Dallas City Council Breaks Down Over Police Violence

A special City Council meeting called Friday night ended with more questions than answers.
A special City Council meeting called Friday night ended with more questions than answers.
Melissa Hennings
Keep Dallas Observer Free
I Support
  • Local
  • Community
  • Journalism
  • logo

Support the independent voice of Dallas and help keep the future of Dallas Observer free.

More than 200 speakers and three rounds of interrogation of Dallas Police Chief U. Renee Hall later, and the Dallas City Council exited Friday night's eight-hour, remote meeting with more questions than answers. Hall still can't fully explain what happened on the Margaret Hunt Hill Bridge Monday night, and the City Council, Dallas Mayor Eric Johnson and Dallas city staff are fighting over who's at fault for the city's policing crisis.

Starting a little after 2 p.m., the city secretary began calling names. For a minute and a half at a time, or a minute if the speakers weren't from Dallas, activists, the general public and even a few politicians tore into the city's leadership.

They demanded accountability for the more than 600 protesters who were pinned in and detained on the bridge. They demanded the city cut the police department's budget, which accounts, along with the fire department, for about 60% of Dallas' entire budget. They demanded that the Dallas Police Department stop firing tear-gas, smoke and "less-than-lethal" projectiles at anti-police violence protesters.

The City Council responded with some support for limiting next year's police budget — and rancor.

Johnson set the tone for the portion of the meeting in which he and the council participated by grilling Hall. Citing media reports, he pressed the chief on whether or not law enforcement officers told demonstrators not to get on the bridge during Monday's march, whether those officers used tear gas on the marchers and whether DPD used foam or rubber rounds on protesters.

Hall said that, yes, her officers warned protesters not to get on the bridge. They'd fired smoke at protesters, not tear gas, the chief said, for at least the second time this week. Hall couldn't say, however, anything about anything being shot at the protesters. She hadn't been able to review all the evidence, she said.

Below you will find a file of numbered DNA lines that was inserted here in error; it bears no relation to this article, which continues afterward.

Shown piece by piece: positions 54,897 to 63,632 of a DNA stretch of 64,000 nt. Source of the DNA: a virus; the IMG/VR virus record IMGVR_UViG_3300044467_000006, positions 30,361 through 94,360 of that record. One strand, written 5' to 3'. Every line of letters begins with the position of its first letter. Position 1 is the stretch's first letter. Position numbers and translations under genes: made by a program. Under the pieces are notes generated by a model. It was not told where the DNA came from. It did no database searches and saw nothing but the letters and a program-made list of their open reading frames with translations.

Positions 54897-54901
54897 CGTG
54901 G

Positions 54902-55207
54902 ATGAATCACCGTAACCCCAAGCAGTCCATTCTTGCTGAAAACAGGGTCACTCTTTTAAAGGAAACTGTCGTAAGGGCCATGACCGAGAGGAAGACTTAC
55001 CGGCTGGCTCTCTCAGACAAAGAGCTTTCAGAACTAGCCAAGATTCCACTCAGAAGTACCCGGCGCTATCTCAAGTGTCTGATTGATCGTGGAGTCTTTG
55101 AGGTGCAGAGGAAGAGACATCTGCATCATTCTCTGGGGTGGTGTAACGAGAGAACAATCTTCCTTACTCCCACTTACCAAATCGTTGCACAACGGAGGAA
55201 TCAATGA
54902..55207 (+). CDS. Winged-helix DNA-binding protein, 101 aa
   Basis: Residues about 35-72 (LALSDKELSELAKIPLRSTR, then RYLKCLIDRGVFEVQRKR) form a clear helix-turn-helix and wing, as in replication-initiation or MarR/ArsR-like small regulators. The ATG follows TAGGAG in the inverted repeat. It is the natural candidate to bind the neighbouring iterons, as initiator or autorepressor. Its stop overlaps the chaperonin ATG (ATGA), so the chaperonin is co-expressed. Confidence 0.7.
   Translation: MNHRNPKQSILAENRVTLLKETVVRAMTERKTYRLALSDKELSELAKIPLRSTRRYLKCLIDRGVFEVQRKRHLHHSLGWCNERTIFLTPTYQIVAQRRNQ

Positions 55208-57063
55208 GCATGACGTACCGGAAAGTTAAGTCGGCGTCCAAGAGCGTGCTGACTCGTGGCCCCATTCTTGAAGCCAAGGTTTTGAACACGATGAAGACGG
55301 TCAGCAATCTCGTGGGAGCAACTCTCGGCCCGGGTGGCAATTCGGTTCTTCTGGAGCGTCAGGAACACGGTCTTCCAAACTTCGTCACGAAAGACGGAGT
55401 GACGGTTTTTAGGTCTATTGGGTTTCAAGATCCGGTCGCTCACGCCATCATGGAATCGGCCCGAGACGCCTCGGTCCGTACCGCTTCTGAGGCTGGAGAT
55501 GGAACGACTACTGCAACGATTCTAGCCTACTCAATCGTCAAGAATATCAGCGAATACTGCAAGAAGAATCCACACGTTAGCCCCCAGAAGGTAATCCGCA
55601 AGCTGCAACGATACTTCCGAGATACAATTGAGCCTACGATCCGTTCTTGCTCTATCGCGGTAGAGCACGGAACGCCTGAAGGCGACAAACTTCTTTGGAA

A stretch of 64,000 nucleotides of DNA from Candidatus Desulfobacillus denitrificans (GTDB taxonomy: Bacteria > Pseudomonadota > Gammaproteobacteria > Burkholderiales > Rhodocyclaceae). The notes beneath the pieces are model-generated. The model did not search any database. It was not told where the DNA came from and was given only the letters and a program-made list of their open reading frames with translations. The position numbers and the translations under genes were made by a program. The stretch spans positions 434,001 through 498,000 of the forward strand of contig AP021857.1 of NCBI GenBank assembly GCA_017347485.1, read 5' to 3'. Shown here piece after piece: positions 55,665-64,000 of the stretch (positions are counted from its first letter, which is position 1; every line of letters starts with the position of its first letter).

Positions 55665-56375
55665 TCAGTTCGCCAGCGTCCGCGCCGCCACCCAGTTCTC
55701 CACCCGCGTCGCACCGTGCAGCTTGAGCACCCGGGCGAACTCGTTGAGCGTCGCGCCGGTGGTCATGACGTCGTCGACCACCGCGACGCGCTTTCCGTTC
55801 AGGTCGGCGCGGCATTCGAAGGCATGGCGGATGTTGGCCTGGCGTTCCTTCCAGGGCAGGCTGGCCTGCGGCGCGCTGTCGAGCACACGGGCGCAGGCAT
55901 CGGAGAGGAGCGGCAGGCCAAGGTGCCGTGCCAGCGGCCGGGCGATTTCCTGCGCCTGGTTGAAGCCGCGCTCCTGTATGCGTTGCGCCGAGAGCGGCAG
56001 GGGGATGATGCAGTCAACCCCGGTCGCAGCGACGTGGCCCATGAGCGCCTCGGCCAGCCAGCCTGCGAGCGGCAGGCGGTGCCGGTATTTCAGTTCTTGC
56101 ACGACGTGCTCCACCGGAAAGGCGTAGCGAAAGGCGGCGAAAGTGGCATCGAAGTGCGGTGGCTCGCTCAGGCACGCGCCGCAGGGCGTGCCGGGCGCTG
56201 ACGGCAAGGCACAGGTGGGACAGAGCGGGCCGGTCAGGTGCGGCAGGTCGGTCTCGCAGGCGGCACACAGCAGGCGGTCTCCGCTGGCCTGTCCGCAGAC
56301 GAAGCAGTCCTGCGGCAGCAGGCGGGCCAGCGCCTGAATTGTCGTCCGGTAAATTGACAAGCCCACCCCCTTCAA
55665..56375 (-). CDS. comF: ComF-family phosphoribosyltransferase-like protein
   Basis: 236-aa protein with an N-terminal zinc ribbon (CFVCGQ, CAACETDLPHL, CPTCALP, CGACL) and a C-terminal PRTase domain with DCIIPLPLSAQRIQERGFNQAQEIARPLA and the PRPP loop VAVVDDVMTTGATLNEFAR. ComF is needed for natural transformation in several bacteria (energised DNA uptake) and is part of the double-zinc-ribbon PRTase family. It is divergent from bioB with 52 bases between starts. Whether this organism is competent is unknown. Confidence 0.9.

It seems clear from evidence at the scene that cops or state troopers shot projectiles into the crowd.

As the rest of the council questioned Hall and gave their impressions about the week of protests that's rocked the city, at least two members, Lee Kleinman and Jaime Resendez, expressed support for considering cuts to DPD's budget during the city's next budget season.

Once the council finished its first round speaking, Johnson pushed Hall again, this time about the difference between smoke and tear-gas projectiles. Hall couldn't answer the question. She also left the mayor unsatisfied when he asked her about why DPD didn't stop looting in Deep Ellum Friday night.

As Johnson questioned Hall, Dallas City Manager TC Broadnax tried to jump in and protect his employee, the chief.

"I run this city," Broadnax said at one point, leading Johnson to snap back that it was his job to run and maintain order during the meeting.

Later, Johnson asked that Broadnax and Carolyn King Arnold, who'd compared the treatment Hall received to a "lynching," have their microphones muted.

When council member Adam Bazaldua spoke up over Broadnax being muted, Johnson told him he was out of order.

"I don't care if I'm out of order," Bazaldua shouted.

Eventually, Broadnax apologized for his spat with the mayor.

For all the back and forth, nothing in the way of concrete proposals for change to DPD emerged from the meeting.

Thursday night, Hall announced a new policy requiring DPD officers to intervene when a colleague's use of physical force is being "inappropriately applied or no longer need to be applied." Broadnax also announced a set of new directives, including a new policy on the release of body cam video from high-profile incidents and a requirement that officers warn a suspect before shooting at them, Friday before the meeting.

Keep the Dallas Observer Free... Since we started the Dallas Observer, it has been defined as the free, independent voice of Dallas, and we would like to keep it that way. Offering our readers free access to incisive coverage of local news, food and culture. Producing stories on everything from political scandals to the hottest new bands, with gutsy reporting, stylish writing, and staffers who've won everything from the Society of Professional Journalists' Sigma Delta Chi feature-writing award to the Casey Medal for Meritorious Journalism. But with local journalism's existence under siege and advertising revenue setbacks having a larger impact, it is important now more than ever for us to rally support behind funding our local journalism. You can help by participating in our "I Support" membership program, allowing us to keep covering Dallas with no paywalls.

We use cookies to collect and analyze information on site performance and usage, and to enhance and customize content and advertisements. By clicking 'X' or continuing to use the site, you agree to allow cookies to be placed. To find out more, visit our cookies policy and our privacy policy.


Join the Observer community and help support independent local journalism in Dallas.


Join the Observer community and help support independent local journalism in Dallas.